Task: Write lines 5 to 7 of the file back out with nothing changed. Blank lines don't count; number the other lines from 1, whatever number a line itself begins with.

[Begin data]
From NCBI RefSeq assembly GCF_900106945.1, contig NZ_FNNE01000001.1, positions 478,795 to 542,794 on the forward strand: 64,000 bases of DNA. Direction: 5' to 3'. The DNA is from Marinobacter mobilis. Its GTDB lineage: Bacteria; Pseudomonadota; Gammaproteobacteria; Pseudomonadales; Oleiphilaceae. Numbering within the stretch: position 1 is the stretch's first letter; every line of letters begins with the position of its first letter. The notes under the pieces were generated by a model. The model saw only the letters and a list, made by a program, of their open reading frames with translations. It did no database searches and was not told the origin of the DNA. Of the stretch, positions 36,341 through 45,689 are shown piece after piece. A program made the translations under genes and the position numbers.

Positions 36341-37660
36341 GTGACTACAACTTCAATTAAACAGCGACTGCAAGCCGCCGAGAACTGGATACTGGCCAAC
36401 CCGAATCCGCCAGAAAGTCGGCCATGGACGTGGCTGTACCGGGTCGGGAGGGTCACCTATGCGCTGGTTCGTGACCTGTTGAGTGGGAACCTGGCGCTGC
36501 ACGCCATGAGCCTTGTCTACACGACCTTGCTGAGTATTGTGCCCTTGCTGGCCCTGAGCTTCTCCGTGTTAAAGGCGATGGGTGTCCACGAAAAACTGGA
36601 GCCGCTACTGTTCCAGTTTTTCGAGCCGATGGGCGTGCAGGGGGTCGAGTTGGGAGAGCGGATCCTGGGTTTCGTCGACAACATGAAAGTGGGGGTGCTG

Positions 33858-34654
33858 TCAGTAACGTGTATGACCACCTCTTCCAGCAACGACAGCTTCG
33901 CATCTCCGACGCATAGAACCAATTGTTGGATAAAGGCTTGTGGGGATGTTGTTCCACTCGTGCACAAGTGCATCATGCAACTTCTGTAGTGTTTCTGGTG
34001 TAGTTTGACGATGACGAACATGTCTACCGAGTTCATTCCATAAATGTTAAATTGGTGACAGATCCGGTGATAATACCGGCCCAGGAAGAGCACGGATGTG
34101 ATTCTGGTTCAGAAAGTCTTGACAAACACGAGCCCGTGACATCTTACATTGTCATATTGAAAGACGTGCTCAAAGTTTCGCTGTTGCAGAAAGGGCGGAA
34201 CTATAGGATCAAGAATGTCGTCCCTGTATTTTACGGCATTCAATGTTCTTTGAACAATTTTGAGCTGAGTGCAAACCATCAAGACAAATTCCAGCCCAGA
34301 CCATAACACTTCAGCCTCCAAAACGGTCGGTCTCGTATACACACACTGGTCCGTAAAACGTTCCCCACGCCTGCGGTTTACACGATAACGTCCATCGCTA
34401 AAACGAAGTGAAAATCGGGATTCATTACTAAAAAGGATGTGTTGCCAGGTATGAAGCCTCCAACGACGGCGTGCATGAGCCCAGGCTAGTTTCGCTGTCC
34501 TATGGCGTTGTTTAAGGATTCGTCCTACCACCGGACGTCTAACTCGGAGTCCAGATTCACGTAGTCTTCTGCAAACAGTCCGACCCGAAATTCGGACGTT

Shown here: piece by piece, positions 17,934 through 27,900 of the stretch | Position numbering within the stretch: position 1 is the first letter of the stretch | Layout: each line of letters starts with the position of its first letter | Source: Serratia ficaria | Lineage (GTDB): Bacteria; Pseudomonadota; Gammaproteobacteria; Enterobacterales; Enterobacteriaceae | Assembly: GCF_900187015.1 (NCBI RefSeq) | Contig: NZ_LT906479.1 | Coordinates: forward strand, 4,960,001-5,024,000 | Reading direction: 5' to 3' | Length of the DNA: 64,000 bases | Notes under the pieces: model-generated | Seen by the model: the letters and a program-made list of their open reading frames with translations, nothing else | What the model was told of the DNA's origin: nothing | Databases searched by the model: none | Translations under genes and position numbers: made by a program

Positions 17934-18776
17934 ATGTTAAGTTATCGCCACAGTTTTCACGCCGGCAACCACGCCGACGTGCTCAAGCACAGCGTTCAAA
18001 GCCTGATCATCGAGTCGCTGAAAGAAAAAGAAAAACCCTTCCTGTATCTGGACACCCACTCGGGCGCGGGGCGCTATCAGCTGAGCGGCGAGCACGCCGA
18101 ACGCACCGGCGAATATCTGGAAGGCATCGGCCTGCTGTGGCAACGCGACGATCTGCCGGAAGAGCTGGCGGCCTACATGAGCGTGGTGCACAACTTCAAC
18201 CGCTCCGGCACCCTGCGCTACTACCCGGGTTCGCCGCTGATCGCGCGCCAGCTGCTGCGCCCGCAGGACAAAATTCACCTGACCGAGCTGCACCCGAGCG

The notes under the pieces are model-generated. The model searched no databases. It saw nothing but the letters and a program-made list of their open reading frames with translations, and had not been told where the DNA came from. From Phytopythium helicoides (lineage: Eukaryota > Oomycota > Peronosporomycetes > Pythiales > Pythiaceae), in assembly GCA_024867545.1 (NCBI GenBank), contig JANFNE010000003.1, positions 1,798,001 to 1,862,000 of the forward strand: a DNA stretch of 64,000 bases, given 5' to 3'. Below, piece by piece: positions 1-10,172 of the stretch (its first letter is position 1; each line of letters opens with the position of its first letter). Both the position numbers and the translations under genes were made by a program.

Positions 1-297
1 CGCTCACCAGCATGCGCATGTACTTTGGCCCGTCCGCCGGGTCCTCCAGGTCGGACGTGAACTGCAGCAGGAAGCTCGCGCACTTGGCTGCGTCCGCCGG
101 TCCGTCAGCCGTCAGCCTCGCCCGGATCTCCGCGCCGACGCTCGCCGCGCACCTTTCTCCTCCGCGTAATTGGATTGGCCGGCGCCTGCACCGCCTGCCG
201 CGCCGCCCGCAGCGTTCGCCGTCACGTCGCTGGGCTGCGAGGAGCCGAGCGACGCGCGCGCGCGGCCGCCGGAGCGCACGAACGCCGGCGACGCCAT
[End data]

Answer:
36501 ACGCCATGAGCCTTGTCTACACGACCTTGCTGAGTATTGTGCCCTTGCTGGCCCTGAGCTTCTCCGTGTTAAAGGCGATGGGTGTCCACGAAAAACTGGA
36601 GCCGCTACTGTTCCAGTTTTTCGAGCCGATGGGCGTGCAGGGGGTCGAGTTGGGAGAGCGGATCCTGGGTTTCGTCGACAACATGAAAGTGGGGGTGCTG

Positions 33858-34654